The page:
Ukraine (2) – reality behind the slogans

photo: The Guardian

The International Institute for Research and Education (IIRE) in Amsterdam, associated with the Fourth International organisation held a number of presentations on imperialism last week, including its relevance to Ukraine.  In the presentation by Catherine Samary she began by asserting that when looking at the situation we needed to subordinate concepts to the concrete and immediate situation.  In other words, in opposition to the approach put forward in our first post.

She then stated that Russian imperialism and the Ukraine nation exist and that there is an aggressive war of the former against the latter.  The war is one against Ukrainian independence and we must assert the self-determination of that nation, which includes its right to decide upon peace and the kind of society to be built afterwards.

So, we have the dismissal of theoretical concepts and reference to the requirement to follow some others. Concrete political positions must follow from concepts that are presented as axiomatic but are to be unexamined.  The right to self-determination is presented as involving the Ukrainian nation determining what sort of peace is to be accepted and what sort of society will be constructed thereafter.

We have shown that Lenin’s concept of self-determination was concerned with the self-determination of the working class, its own independence and unity as against the capitalist class and all varieties of its politics, including nationalism.  The demand for self-determination applies only to the right of annexed nations to separate from whatever empire or agglomeration of nation states it belongs to.  Since Ukraine has been an independent state since 1991 the advocacy of its prerogatives does not apply.  As socialists we are not interested in supporting the claims of capitalist states and certainly not to their claims to independence when they are already independent.

The view expressed a number of times that because Ukraine is a smaller and weaker power, we should champion its interests is no more valid than the claim that because Russia is a weaker power vis a vis the United States we should defend it against its more powerful rival and support its victory in the war.  What we have here is the primitive substitution of size for a political assessment of the class interests involved.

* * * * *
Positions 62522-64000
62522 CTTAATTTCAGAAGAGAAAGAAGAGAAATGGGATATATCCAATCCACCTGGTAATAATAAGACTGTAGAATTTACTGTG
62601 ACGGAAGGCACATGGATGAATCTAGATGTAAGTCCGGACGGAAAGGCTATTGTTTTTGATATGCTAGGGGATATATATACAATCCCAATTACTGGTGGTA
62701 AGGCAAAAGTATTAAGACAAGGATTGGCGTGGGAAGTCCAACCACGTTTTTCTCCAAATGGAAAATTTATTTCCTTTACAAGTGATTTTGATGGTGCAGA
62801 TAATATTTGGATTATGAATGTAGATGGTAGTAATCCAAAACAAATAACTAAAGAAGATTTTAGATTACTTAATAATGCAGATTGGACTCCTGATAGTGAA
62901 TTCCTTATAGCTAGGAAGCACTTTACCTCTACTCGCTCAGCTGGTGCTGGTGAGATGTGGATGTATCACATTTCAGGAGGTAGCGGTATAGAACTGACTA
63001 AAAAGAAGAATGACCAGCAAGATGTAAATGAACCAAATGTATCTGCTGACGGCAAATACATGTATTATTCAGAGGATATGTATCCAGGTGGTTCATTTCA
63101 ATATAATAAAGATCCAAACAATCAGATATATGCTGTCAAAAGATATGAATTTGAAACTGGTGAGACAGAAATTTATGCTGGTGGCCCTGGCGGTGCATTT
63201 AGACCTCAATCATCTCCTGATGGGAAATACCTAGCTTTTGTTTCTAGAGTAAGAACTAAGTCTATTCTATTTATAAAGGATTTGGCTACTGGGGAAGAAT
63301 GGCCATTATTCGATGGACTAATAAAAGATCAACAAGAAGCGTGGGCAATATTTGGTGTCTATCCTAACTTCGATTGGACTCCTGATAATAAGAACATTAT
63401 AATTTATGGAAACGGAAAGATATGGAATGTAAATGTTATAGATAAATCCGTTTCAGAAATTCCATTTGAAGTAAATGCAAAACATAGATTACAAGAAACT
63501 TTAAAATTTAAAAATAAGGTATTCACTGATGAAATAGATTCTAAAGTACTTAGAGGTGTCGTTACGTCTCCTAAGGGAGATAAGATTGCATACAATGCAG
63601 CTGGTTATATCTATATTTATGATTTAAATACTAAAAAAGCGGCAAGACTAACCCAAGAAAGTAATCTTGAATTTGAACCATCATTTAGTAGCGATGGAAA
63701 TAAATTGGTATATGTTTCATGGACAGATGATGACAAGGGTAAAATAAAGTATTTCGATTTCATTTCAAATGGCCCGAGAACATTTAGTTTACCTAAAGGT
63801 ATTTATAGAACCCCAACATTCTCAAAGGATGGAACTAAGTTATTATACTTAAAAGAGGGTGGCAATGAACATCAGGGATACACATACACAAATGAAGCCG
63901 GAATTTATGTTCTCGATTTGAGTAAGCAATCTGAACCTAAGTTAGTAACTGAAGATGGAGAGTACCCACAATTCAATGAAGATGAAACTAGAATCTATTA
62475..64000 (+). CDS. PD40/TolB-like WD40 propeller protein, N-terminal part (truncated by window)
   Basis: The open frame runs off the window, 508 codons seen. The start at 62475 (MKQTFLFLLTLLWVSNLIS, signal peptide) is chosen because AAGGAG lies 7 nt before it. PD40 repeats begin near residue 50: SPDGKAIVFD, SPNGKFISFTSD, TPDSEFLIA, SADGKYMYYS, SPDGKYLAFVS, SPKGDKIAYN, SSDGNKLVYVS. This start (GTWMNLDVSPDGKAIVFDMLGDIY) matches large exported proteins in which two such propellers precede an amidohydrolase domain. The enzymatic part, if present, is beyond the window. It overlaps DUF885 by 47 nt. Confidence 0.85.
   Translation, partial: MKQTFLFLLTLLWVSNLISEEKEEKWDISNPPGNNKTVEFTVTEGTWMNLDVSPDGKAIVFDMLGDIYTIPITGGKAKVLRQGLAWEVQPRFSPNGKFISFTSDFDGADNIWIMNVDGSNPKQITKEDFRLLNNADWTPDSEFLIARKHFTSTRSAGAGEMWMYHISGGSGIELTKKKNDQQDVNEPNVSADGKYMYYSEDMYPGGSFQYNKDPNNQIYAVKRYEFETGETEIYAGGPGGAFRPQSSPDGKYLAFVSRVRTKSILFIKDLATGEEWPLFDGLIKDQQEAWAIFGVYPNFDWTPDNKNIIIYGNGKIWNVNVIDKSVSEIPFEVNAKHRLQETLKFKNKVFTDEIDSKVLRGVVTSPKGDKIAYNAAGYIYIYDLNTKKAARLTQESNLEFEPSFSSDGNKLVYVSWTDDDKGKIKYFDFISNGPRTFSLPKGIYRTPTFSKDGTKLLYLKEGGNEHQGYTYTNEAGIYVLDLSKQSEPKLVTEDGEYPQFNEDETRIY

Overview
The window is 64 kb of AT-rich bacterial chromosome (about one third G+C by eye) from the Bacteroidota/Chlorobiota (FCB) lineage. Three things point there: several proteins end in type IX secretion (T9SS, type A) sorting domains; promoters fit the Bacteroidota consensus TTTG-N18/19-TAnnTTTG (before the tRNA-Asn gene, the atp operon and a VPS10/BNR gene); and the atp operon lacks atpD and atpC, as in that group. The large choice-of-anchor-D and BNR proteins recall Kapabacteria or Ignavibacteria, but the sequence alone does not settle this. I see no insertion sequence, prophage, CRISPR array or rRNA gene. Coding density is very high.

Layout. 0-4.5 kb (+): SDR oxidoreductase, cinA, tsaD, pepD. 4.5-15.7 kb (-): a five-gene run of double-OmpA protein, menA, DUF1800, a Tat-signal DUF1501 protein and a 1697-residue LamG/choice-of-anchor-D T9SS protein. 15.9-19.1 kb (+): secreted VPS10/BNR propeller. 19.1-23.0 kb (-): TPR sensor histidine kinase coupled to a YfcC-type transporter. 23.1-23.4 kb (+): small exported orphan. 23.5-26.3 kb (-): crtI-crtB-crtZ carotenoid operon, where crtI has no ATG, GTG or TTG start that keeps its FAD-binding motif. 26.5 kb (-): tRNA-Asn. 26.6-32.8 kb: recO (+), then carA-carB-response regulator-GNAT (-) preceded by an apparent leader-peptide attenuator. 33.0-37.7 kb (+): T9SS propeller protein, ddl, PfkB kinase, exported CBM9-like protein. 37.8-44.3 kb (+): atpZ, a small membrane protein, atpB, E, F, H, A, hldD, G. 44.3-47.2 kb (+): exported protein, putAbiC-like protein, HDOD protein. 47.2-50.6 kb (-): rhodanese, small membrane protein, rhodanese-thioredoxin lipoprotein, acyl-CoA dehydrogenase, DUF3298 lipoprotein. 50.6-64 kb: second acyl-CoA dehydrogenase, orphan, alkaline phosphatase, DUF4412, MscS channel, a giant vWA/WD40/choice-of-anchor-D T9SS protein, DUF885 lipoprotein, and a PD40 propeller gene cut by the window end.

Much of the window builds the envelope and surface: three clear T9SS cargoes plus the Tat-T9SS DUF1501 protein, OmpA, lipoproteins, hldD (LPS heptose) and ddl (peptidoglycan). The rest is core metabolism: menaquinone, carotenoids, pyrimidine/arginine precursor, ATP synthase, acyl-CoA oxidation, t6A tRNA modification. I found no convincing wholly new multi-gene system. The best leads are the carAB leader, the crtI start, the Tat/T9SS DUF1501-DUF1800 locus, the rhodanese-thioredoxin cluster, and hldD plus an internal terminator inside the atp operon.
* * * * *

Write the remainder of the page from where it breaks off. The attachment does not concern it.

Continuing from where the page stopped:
And this is where we find the origin of the failure of the pro-war left to defend a socialist position on the war.  Since a position on the war must involve some class standpoint, conscious or not, the one adopted by this left is a bourgeois one.  Not only does the pro-war left make its stand upon a bourgeois demand – of self-determination of nations– but it asserts this demand with a thoroughly bourgeois content.

Self-determination is presented as the right of the Ukrainian nation to determine the nature of any acceptable peace settlement and of that nation to determine its future character afterwards.

At this point let us get concrete, as we are advised to do, but without discarding the concepts required to understand what this means in reality.  So, it is  not the Ukrainian nation that will determine the point at which peace should be declared and what it will entail but the Ukrainian capitalist state, and given its dependence on US imperialism even this is not true.  Any decision on agreeing an end to the war will be a result of the machinations of outside powers, likely made in Washington as much if not more than Kyiv.

This is the concrete truth and the inevitable result of dependence of the Ukrainian state on US arms, the provision of which the pro-war left defends and supports.  Ukraine is going bankrupt and cannot pay its current bills, even with existing help of €2.5bn-€3bn per month, never mind its additional loans.  It is printing money that is devaluing the currency and will lead to increasing inflation.  It isn’t and can’t afford the war because it doesn’t have the requisite number of troops, weapons, or money.  These are not the grounds upon which it can by itself determine the terms and timing of the end of the war.